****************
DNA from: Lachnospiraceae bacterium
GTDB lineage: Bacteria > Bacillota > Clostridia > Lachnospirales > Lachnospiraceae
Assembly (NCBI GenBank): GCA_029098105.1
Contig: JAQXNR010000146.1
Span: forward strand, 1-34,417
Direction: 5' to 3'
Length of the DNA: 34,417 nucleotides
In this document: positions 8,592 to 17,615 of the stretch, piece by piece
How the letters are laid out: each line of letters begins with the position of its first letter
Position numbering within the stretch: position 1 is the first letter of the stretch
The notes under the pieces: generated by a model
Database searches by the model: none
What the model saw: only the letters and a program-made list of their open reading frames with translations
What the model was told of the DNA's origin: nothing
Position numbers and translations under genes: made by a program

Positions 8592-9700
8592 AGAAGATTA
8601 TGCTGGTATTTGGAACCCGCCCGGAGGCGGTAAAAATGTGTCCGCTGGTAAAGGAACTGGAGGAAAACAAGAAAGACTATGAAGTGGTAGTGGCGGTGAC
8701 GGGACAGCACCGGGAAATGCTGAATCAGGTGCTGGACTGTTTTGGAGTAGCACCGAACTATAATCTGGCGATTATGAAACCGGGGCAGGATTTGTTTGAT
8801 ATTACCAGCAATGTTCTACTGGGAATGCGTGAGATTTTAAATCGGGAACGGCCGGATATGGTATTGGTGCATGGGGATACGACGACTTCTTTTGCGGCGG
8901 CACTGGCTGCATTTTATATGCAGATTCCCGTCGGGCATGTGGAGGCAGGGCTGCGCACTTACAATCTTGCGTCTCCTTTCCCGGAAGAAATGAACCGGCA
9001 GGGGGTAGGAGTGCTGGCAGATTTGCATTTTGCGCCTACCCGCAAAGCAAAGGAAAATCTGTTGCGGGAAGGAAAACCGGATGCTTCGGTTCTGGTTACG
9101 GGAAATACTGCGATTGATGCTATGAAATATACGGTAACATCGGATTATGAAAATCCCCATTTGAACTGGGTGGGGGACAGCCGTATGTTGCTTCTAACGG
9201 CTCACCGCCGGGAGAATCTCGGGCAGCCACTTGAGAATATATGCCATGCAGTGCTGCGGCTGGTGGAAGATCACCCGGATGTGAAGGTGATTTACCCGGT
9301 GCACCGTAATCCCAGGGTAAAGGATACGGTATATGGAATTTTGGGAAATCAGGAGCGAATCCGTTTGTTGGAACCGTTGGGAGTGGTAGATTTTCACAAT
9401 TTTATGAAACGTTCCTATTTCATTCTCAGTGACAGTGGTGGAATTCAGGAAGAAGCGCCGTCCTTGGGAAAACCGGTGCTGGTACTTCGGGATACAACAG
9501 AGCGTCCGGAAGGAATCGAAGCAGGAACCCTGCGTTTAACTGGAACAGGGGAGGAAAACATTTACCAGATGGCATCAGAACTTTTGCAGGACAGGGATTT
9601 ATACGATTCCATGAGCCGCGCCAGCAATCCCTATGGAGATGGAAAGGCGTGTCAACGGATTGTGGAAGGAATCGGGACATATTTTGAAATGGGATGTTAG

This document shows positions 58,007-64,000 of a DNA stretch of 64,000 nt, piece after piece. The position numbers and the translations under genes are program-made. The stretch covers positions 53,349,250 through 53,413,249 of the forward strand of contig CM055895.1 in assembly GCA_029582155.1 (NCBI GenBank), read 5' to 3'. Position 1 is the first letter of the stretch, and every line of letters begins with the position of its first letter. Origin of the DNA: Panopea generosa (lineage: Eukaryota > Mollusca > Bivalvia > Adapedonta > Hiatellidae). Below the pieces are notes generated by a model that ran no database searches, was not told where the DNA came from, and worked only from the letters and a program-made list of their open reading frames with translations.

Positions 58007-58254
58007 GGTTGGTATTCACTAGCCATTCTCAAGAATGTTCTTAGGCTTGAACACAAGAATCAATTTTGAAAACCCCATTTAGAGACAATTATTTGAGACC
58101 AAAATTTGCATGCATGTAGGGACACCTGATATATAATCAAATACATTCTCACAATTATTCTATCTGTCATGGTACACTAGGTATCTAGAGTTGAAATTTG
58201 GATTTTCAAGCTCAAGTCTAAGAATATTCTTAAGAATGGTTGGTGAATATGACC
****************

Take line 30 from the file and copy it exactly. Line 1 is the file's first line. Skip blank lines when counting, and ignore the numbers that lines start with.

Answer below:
Positions 58007-58254